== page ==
Our son Isaac is a fighter and a trailblazer. Last fall he became the fifth person in the world—and the first in North America—to participate in a phase 1 clinical trial testing a gene transfer treatment for mucopolysaccharidosis type VI (MPS VI).
Isaac was just 18 months old when he was diagnosed with MPS VI, also known as Maroteaux-Lamy syndrome. Patients with this rare, debilitating disorder lack an enzyme that clears toxins from the body. As a result, the toxins build up and cause serious, often crippling health issues. Most patients with MPS VI do not live past their 20s.
Through The Isaac Foundation, our family has worked tirelessly to help find and fund a cure for MPS VI. We have been following and raising money for the gene transfer project since its inception 12 years ago. Each success—promising results in mice, cats, and other animals—was cause for celebration and hope. Still, we hesitated about enrolling our own son in an early-phase clinical trial with unknown outcomes in humans.
Our perspective changed two years ago when we almost lost Isaac and realized we couldn’t wait any longer.
In October my wife and I put our work on hold, Isaac and our younger son left school, and our family moved to Italy for six months so Isaac could receive the investigational treatment. It was difficult and it was scary, but every sacrifice was worth it to have the opportunity to potentially cure our son.
Our work continues
Now we’re back home, and Isaac is doing well. For the first time in his life, he’s thriving and improving. But our work, and that of The Isaac Foundation, is far from over.
We remain committed to moving this gene transfer therapy beyond phase 1 trials and making it available to patients in Canada and elsewhere in North America. On a broader scale, we’re also focused on helping desperately ill patients gain access to investigational gene transfer therapies through existing expanded access pathways.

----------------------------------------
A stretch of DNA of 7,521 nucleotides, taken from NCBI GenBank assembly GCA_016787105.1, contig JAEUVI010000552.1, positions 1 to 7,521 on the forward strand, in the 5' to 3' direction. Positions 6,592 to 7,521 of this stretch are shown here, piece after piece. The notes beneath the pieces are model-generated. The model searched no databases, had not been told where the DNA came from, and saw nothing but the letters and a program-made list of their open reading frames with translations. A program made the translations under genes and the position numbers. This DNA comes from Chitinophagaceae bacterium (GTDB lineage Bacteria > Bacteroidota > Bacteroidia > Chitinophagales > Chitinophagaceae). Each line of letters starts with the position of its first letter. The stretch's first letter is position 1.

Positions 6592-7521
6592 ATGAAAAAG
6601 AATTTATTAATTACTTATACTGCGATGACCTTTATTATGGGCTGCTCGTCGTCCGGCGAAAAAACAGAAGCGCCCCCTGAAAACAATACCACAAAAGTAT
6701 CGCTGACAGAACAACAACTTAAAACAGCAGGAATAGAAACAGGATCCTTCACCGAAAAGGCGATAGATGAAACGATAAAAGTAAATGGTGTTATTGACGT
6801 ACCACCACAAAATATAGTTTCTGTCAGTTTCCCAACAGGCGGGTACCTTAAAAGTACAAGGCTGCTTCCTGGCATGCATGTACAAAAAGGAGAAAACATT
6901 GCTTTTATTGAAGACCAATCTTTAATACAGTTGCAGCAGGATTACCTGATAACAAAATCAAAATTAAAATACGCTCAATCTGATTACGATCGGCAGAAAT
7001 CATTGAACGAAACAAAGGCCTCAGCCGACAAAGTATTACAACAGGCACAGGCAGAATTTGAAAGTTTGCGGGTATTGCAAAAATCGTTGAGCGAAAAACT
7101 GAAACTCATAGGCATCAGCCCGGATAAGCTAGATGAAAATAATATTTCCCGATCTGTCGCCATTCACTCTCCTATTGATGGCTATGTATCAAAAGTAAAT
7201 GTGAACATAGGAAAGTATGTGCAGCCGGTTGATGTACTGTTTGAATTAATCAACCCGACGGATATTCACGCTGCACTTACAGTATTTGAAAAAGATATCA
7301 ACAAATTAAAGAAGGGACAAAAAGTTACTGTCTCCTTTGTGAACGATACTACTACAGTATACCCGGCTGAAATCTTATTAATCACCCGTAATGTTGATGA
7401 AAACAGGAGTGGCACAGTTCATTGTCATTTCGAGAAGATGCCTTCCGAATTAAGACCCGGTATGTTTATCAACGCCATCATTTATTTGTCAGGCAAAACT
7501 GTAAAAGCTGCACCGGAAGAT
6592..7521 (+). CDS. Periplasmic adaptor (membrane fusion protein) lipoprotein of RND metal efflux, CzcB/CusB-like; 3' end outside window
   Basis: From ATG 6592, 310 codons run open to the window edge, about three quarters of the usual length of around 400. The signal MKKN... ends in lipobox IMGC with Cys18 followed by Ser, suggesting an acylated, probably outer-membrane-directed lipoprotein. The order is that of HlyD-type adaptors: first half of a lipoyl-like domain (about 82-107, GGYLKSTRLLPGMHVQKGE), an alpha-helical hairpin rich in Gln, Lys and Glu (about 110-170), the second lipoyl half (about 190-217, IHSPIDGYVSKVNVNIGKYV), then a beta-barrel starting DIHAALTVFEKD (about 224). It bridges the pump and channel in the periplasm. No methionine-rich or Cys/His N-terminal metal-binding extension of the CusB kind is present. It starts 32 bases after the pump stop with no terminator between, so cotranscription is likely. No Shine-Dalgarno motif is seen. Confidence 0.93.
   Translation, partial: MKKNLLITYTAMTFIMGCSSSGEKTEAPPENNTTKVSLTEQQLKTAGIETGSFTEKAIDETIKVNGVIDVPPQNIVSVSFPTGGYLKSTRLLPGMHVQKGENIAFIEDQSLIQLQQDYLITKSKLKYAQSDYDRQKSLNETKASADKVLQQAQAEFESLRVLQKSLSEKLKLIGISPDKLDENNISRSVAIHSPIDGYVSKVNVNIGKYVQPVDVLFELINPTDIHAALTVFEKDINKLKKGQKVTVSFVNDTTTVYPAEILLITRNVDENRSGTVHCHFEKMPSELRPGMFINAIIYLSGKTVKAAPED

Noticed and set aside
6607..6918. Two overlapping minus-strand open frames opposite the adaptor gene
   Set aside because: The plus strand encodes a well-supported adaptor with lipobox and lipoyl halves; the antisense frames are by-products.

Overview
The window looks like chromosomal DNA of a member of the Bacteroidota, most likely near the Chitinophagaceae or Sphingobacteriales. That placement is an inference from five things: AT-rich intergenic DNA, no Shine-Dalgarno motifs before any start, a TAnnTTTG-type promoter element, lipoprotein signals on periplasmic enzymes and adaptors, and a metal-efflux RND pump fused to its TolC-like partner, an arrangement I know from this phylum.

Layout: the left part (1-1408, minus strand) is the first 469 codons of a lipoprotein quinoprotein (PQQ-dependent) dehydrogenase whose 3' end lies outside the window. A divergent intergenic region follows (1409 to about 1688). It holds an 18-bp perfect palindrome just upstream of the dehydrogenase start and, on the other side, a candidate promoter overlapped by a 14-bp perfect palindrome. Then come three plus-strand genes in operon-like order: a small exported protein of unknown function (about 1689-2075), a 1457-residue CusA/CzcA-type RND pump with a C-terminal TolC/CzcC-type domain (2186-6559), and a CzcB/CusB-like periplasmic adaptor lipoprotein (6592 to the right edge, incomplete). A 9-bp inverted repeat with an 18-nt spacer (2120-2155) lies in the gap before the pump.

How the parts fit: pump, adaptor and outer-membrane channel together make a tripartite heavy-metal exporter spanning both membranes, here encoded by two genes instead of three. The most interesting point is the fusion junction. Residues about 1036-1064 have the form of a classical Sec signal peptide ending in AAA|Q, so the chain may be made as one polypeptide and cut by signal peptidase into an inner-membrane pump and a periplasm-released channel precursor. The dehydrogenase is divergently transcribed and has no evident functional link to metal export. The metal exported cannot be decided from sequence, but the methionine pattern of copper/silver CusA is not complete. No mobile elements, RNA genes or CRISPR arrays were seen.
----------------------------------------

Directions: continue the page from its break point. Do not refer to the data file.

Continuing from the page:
For decades, the U.S. Food and Drug Administration (FDA) has offered expanded access to investigational products outside clinical trials to patients who have exhausted all other treatment options. A newer U.S. pathway, the Right to Try Act, is intended to provide access to investigational medicines and biologics (not devices). Because this pathway does not require FDA approval or oversight by an institutional review board, it is widely considered to provide fewer safeguards for patients.
Non-trial access to preapproved medical products presents challenges, regardless of the type of therapy. Gene transfer therapy uses a genetically engineered carrier, or vector, to introduce genetic material into cells to compensate for abnormal genes or to make a beneficial protein. The unusual nature of this type of therapy can heighten concerns about patient safety and monitoring, data collection and use, and logistical hurdles for both patients and product manufacturers.
As is often the case with preapproval access and clinical research in general, there’s no way to eliminate risk. But we can take steps to reduce and manage it. FDA, for example, can provide guidance on the use of data gathered in preapproval non-trial settings and the criteria for including (or excluding) those data as part of trial results for gene transfer therapies.
Companies that develop gene transfer therapies should anticipate requests for preapproval access and be ready to respond—with extra doses for the appropriate patient population and with transparent, equitable policies to help ensure fair processes for preapproval access. In addition, these policies and the reasoning behind them should be clearly communicated and easily accessible via company websites and other forums.
To see what access to an investigational therapy can mean to a patient and family, watch our video, The Pass – A Journey of Hope.
Blog post contributor Andrew McFadyen is the founder and executive director of The Isaac Foundation, which funds innovative research projects that aim to find a cure for the rare genetic disorder, MPS. He has served on the board of Clinical Research Pathways and contributed a previous blog post on “The evolution of gene therapy for rare disease patients.”